Business News

Supreme Audit Office, photo: Tomáš Adamec

In this week’s Business News: spending watchdog slams cash flows at export insurer; car unions threaten strike; state rail company announces bigger losses; Czech distrust of digital investments; and fuels company seeks revenues boost from Germany.

Supreme Audit Office puts spotlight on problematic EGAP payments

Supreme Audit Office,  photo: Tomáš Adamec
A damning report on Finance Ministry supervision of state export insurance company EGAP has been released by spending watchdog, the Supreme Audit Office. The office found that the ministry agreed to provide the insurer a billion extra crowns in 2011 and again in 2012 to meet its obligations. In reality, the insurer had 2 billion crowns more than it needed on its books in 2011 and 5 billion more a year later and did not need the extra cash at all. The watchdog complained that it had not been able to shed light on all the insurer’s accounting.

Car unions say strike threat aimed at bringing bosses to negotiating table

Photo: Archive of TPCA
Unions at Hyundai’s Czech car plant at Nošovice have issued a strike warning following the failure to hammer out a new collective agreement for this year. The manufacturer says unions are seeking an average 9.5 percent rise in wages while their offer comes to around 5.5 percent, which is already above the rises agreed this year by Škoda Auto and the TPCA joint venture. Union leaders argue that the strike warning is partly aimed at bringing bosses to the negotiating table.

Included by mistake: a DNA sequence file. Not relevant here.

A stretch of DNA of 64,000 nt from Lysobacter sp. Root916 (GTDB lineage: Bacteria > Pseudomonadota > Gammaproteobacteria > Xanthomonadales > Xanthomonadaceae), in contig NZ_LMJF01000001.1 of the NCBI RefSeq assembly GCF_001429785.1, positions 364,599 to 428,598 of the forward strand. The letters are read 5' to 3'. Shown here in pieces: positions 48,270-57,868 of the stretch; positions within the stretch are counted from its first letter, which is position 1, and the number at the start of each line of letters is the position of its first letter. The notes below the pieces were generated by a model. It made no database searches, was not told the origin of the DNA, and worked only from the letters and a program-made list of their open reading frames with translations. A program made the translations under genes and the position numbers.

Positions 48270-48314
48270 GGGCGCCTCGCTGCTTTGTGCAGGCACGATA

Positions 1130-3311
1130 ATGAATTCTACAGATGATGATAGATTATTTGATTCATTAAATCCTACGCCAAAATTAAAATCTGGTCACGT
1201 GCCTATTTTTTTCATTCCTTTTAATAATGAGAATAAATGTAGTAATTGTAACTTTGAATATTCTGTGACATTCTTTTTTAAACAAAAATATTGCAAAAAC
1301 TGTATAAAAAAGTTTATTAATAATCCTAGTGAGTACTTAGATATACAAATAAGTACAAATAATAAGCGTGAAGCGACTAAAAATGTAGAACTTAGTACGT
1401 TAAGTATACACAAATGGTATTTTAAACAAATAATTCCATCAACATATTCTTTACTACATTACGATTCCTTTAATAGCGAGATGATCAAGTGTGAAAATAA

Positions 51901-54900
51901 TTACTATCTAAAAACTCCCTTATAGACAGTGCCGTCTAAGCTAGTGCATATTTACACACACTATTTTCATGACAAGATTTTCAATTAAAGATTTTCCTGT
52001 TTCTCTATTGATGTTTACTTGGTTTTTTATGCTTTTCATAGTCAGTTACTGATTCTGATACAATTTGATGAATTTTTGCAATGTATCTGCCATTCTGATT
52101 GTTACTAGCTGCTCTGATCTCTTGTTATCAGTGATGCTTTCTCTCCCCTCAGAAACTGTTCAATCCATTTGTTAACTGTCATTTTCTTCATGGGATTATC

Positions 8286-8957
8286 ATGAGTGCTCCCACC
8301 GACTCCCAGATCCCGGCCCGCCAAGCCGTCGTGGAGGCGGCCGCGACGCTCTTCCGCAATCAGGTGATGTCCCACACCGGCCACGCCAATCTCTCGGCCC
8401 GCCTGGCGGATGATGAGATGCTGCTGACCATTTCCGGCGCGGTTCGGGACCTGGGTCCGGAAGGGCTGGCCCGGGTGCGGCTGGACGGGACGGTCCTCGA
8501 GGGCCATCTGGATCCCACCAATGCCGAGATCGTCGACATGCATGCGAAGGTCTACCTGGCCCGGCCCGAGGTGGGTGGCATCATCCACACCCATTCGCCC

State rail company sees losses deepen in 2013

Photo: European Commission
The losses of state rail passenger and goods company České Dráhy deepened last year to 1.95 billion crowns compared with 1.6 billion crowns a year earlier. Losses were deepened by the weaker crown, the company said. The freight daughter company bounced back from several years of losses with a profit of just over 500 million crowns in spite of business still being depressed. Transport of heavy goods by rail, such a building materials, has been hit by the long-term contraction of the construction sector.

Czech companies slow to recognize digital opportunities

Photo: ČT24
Czech and Slovak companies have much more limited plans to take advantage of the latest developments in digital and IT technology within their businesses and for customers than their peers in Europe and the rest of the world, according to a report by consultancy company PricewaterhouseCoopers. For example, only 13 percent of Czech and Slovak firms intend to invest in the next three to five years in mobile technology systems to serve customers compared with 34 percent in the rest of Europe. Internet security is also a much lower priority locally. Part of the problem appears to be that previous IT investments frequently fell below expectations in terms of costs, time overruns and the final performance.

State fuels company eyes German contracts to boost earnings

State fuels distribution company Čepro is in some respects going back to its roots by seeking to store petrol and diesel for German companies. The company has been given the government go ahead to make use of its spare storage capacity to earn extra revenue with Germany the obvious candidate for the first contracts. Čepro’s origins go back to the Second World War and the creation of company with a unique distribution network to supply fuel to the German army.